When people ask me what it takes to make it as a wedding photographer, they’re often thinking about the technical side of photography. However, a wedding photographer needs far more than technical expertise, artistic knowledge, and good quality reliable equipment; they also need fantastic people skills and an understanding of human psychology. When a couple choose their wedding photographer they aren’t just hiring their photography skills, they’re also hiring their personality and people skills.
One of the unique things about being a wedding photographer is getting to play an intimate role in the wedding of people that you hardly know. When you think about it, the wedding photographer is probably the only person that will spend time with both the bride and groom before the ceremony. We get to see the pre-wedding jitters, the last minute emergencies, and the overflow of emotions, and we need to be there as a shoulder of support and a constant source of reassurance, whilst at the same time remaining professional and getting our job done.
A wedding is an emotionally charged occasion. Of course you expect tears of joy, but there may also be other feelings coming to the fore as many months of wedding planning finally come to fruition. Disappointment over supplier failures, worries about family feuds, or sadness over loved ones that can’t be at the wedding, are all possible emotions that will be heightened on the day. An experienced wedding photographer will have the patience, understanding, and skills needed to calm and sooth these feelings. There are very few situations we haven’t come across at one wedding or another, so we can offer guidance based on real experience.
The people skills a wedding photographer needs don’t just apply to the couple and the immediate wedding party, but also to the guests and everyone involved in the wedding. As a wedding photographer it’s crucial to realise that we’re photographing real people with real emotions, rather than inanimate objects. If people feel comfortable around us they will be able to relax and be themselves, which will shine through in the images that we produce. This is particularly important in reportage photography. Being able to build a rapport with the people I am photographing allows them to see me as a real person, rather than just a camera.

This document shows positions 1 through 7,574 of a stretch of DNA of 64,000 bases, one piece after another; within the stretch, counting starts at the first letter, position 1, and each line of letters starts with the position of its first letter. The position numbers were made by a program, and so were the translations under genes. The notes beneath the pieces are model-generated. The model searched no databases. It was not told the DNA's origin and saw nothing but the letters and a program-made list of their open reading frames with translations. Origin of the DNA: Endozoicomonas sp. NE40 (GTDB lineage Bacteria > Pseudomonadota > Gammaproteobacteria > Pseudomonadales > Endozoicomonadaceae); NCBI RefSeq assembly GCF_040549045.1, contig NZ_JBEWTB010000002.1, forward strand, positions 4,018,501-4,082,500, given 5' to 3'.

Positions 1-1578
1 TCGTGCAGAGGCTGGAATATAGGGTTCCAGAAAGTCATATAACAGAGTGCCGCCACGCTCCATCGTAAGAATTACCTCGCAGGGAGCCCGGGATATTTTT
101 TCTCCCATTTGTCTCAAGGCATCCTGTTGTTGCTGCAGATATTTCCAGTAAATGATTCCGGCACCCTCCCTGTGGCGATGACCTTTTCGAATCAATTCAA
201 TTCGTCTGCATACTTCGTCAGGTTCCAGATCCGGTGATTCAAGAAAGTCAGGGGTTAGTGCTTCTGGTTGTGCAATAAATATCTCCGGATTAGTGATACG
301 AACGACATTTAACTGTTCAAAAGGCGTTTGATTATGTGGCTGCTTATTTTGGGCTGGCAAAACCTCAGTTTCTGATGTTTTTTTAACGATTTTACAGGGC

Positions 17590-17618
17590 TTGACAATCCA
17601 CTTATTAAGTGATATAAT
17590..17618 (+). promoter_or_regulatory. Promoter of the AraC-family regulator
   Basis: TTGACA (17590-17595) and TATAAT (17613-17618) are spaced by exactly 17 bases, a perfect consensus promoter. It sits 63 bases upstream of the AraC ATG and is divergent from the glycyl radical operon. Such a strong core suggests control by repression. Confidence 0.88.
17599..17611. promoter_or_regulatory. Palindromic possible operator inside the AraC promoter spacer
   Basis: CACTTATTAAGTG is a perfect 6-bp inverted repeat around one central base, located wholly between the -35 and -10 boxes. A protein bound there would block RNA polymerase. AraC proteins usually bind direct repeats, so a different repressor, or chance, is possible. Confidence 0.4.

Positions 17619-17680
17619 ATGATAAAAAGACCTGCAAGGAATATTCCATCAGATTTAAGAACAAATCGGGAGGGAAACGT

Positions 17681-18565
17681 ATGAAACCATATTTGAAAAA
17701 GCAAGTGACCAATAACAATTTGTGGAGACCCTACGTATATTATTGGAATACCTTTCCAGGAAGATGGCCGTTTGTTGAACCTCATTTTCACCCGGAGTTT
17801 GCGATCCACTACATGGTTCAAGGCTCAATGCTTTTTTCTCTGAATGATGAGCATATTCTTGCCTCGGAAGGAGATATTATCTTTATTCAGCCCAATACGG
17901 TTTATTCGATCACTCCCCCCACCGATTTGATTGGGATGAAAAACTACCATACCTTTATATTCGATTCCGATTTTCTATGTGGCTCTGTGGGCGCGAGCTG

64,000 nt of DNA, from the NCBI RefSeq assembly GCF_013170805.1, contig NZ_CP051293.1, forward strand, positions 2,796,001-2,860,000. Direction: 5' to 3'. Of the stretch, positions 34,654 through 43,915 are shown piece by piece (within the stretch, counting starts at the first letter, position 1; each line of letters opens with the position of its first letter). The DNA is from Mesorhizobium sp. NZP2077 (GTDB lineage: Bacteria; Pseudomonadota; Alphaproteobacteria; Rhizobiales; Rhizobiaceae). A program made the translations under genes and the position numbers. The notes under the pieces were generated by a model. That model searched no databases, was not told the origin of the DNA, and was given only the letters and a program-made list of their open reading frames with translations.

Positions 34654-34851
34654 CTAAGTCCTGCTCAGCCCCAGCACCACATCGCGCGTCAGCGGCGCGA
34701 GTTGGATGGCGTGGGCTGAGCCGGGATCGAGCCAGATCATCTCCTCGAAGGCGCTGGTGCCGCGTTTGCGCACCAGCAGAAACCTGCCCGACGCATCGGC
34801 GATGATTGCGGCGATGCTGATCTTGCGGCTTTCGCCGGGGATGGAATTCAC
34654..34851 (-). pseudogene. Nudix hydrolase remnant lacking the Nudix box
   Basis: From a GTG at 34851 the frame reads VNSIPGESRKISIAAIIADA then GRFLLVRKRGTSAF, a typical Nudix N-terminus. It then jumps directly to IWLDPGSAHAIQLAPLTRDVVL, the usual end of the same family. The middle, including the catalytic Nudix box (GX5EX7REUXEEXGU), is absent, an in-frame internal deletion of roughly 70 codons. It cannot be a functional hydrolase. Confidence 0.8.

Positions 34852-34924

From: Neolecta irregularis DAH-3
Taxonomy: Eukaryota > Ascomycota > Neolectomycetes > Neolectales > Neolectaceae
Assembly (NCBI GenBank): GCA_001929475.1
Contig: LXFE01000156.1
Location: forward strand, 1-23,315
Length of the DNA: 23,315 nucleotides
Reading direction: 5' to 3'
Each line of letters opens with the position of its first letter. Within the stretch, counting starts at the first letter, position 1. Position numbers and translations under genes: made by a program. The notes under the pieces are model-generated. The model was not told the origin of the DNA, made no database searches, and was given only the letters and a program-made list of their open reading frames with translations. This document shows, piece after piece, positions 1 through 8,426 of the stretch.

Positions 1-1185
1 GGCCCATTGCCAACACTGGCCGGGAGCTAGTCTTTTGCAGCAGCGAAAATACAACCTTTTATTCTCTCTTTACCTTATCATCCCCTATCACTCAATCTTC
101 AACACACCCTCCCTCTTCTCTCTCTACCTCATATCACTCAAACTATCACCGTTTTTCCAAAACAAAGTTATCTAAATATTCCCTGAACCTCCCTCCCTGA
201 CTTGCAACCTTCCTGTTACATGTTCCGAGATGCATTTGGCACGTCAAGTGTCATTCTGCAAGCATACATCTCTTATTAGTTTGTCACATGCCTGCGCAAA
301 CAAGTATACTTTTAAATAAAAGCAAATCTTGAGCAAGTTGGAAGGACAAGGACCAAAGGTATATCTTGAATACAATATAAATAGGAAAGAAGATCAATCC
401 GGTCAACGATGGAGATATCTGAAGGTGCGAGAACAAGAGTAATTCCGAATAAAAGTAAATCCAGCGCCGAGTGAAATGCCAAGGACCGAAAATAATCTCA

I’ve always had an interest in people and to a certain extent this has guided the direction of my work. With reportage photography I’m able to observe and record human behaviour, which has given me a valuable insight into personality traits and characteristics, and has helped me to understand how I should interact with different people to get the best possible images.
Learning to read people’s body language and facial expressions, so that we can alter our behaviour to put them at ease, can take years. The ability to do this is one of the key advantages an experienced wedding photographer will have over a novice. Based purely on behavioural observations I’ve learned when I should be sociable and interact with the guests and the wedding party, chatting and making them laugh, and when it is better to simply disappear into the background.
Not all people skills can be learned. As a foundation there should always be a natural empathy; the ability to understand how other people are feeling and to react accordingly. However, by far the best way to extend and develop this empathy into practical people skills that can be used in wedding photography is through experience. Through years of wedding photography I’ve developed a real understanding of human behaviour and psychology that allows me to produce exceptional images, whilst also providing a reassuring shoulder of support for the couple that are getting married.
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